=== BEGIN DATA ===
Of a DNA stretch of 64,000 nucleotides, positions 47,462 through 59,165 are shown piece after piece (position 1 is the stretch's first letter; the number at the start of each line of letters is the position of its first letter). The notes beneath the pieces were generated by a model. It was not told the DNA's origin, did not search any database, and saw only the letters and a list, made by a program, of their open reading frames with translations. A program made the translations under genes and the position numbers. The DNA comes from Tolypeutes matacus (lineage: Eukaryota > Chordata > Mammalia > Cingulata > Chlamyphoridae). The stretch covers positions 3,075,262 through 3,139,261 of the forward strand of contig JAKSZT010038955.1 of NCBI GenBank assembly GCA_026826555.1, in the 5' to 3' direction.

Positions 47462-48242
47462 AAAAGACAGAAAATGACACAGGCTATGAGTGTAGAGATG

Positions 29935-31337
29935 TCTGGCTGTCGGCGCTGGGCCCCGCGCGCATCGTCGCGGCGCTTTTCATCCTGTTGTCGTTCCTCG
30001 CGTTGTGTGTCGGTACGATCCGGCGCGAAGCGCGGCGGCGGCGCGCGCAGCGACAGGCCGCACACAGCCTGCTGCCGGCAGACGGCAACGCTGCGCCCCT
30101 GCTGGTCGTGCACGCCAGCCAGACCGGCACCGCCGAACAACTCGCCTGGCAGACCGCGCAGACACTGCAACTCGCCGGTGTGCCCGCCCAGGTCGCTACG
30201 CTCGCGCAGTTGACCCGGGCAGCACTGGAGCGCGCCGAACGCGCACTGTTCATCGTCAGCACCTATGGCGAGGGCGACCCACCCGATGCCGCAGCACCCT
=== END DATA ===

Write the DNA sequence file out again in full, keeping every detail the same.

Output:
Of a DNA stretch of 64,000 nucleotides, positions 47,462 through 59,165 are shown piece after piece (position 1 is the stretch's first letter; the number at the start of each line of letters is the position of its first letter). The notes beneath the pieces were generated by a model. It was not told the DNA's origin, did not search any database, and saw only the letters and a list, made by a program, of their open reading frames with translations. A program made the translations under genes and the position numbers. The DNA comes from Tolypeutes matacus (lineage: Eukaryota > Chordata > Mammalia > Cingulata > Chlamyphoridae). The stretch covers positions 3,075,262 through 3,139,261 of the forward strand of contig JAKSZT010038955.1 of NCBI GenBank assembly GCA_026826555.1, in the 5' to 3' direction.

Positions 47462-48242
47462 AAAAGACAGAAAATGACACAGGCTATGAGTGTAGAGATG

Positions 29935-31337
29935 TCTGGCTGTCGGCGCTGGGCCCCGCGCGCATCGTCGCGGCGCTTTTCATCCTGTTGTCGTTCCTCG
30001 CGTTGTGTGTCGGTACGATCCGGCGCGAAGCGCGGCGGCGGCGCGCGCAGCGACAGGCCGCACACAGCCTGCTGCCGGCAGACGGCAACGCTGCGCCCCT
30101 GCTGGTCGTGCACGCCAGCCAGACCGGCACCGCCGAACAACTCGCCTGGCAGACCGCGCAGACACTGCAACTCGCCGGTGTGCCCGCCCAGGTCGCTACG
30201 CTCGCGCAGTTGACCCGGGCAGCACTGGAGCGCGCCGAACGCGCACTGTTCATCGTCAGCACCTATGGCGAGGGCGACCCACCCGATGCCGCAGCACCCT